How do we finish projects since anything unfinished is clutter? With 2022 coming to an end lets focus to finish things and not drag clutter to the new year
What you'll discover
- The third category of clutter is anything unfinished and with 2022 coming to an end a good approach is to finish things up so we don't drag them into the new year.
- How Science came to the conclusion that we remember uncompleted goals and projects way better than completed ones.
- If we have a lot of unfinished projects how not finishing something can become our identity.
- My insights of reading Jon Acuff's book Finish (affiliate link)
Some people have a hard time starting something, but more often than not we are great at starting but not so great at finishing.
But finishing is important, because as you might remember the third category of clutter is unfinished things and with 2022 coming to an end a good approach is to finish things up so we don't drag them into the new year.
We all had before that feeling of relief when we finally finished something that was laying around unfinished and tripped us up over and over in our days. Unfinished things can trip us up physically because for example we haven't finished organizing something and now we have to again search for what we're looking for.
But more importantly it can also trip us up mentally because when ever we work on something in the background of our mind we have this long list of other things that we still have to do too
Science came to the conclusion, that we remember uncompleted goals and projects way better than completed ones. Our minds inability to let something go, that feeling that something unfinished is eating away at you, pulling you down and might even keep you stuck. And if we have a lot of unfinished projects, not finishing something is no longer just a possibility when you start something new, it becomes your identity, and that's a terrible feeling.
We all have unfinished things
the question is, how do we handle those things. The first thing we need to do is make a decision whether or not we are going to finish these things. Sometimes we start something and then realize it's not for us, or it's not as helpful as we thought, or it doesn't have priority right now.
If that's the case we can also intentionally decide to not finish something. But of course then we have to really make this decision, feel good about it and let go of the project, or eCourse, or Book, or what ever it is that we decide we don't finish.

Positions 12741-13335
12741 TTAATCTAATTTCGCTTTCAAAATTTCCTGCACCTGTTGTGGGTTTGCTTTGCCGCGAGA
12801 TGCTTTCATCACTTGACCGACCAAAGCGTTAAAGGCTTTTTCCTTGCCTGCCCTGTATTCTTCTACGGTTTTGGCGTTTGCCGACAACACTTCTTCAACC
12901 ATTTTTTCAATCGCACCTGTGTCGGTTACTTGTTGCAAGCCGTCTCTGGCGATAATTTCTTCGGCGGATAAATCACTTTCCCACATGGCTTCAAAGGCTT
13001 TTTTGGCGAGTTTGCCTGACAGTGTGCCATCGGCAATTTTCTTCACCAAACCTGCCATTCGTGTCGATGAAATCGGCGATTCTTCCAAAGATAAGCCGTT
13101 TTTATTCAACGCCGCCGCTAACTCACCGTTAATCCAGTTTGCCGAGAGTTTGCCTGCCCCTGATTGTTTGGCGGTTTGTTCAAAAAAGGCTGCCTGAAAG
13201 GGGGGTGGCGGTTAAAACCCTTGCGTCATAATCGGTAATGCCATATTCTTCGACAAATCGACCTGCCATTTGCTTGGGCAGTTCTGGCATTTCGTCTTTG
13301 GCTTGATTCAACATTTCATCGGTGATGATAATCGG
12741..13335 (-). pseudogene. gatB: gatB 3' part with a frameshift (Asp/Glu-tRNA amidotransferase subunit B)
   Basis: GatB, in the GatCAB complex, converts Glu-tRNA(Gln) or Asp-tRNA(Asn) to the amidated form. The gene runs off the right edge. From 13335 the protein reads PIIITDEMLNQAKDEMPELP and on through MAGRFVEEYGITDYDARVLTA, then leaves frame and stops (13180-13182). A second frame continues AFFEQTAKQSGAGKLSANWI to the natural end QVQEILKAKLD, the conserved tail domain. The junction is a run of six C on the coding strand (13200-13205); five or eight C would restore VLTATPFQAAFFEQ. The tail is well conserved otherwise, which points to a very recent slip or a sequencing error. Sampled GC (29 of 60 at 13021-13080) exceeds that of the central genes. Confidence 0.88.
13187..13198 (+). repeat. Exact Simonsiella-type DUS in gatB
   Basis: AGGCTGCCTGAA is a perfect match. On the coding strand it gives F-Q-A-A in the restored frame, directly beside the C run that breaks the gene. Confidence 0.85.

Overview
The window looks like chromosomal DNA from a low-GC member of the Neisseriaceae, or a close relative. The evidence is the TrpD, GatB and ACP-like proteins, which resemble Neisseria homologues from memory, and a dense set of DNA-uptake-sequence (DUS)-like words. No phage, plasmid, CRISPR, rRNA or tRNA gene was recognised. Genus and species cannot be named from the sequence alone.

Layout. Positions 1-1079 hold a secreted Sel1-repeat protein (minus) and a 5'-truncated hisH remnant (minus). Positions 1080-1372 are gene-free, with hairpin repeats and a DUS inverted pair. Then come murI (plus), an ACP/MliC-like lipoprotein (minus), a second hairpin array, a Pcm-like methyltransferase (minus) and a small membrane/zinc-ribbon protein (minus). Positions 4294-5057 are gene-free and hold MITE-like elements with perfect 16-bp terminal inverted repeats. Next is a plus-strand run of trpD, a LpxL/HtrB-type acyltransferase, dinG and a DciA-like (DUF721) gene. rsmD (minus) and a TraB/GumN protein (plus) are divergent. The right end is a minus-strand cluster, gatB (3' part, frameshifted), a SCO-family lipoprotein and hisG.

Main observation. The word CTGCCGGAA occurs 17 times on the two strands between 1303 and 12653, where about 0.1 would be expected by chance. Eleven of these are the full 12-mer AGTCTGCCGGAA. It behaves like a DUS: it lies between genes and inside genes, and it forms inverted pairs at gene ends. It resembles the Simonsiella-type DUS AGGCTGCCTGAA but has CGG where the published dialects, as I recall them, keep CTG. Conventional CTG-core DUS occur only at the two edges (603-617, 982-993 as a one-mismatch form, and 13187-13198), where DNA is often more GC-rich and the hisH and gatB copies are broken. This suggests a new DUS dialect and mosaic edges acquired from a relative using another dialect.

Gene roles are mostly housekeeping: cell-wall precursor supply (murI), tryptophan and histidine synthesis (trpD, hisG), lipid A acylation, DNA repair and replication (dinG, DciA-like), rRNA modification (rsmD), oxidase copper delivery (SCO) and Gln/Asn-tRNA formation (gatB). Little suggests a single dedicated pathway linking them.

Often time the decision is that you do want to finish it because it has priority or because it's important, how do we do that. Well in the business book club that I belong to - Thought Readers by Lisa Larter - we read the book Finish by Jon Acuff and he shared some great ideas and concepts in this book.
I will of course only be able to give you a eagle eye overview, best is if you want to finish things to go get his book and really read it. But so here are his tips on how to finish
Kick perfectionism in the butt
Jon begins his book telling us how in spring 2016, Mike Peasley, a researcher from the University of Memphis studied the people who were enrolled in his goal setting course. The researcher wanted to analyze what worked and what didn't, who finished the course and who didn't so he studied 850 participants.
The outcome of this study is, what causes people to increase their progress dramatically and to finish something is when they take the pressure off,
Those participants that could let go the crippling perfectionism that caused them to quit their goals. So the less that people aimed for perfect, the more productive they became.
But just like me you might have grown up with the saying: “If you’re going to do it, you might as well do it right.” The problem with that is, you most likely end up doing nothing
So step one If you want to finish something you have to get rid of perfectionism and you have to develop tolerance for imperfection. This is the key factor if you want to turn your chronic starter self into a consistent finisher. Understanding that the opposite of perfect is not failure but being a finisher.
This is why I say 'a few minutes a day keep the chaos away' because we can handle a few minutes of clearing clutter and getting organized on a regular basis so much better than trying to be perfect and create the perfect environment, the perfect habits, the perfect systems and processes, that we then try to keep up with and can't so we quit. But if we just focus on doing something, even if it's not perfect, even if it's just for a few minutes, even if we feel that doesn't count, we are still making progress and can become finishers.
Chunk it Down Smaller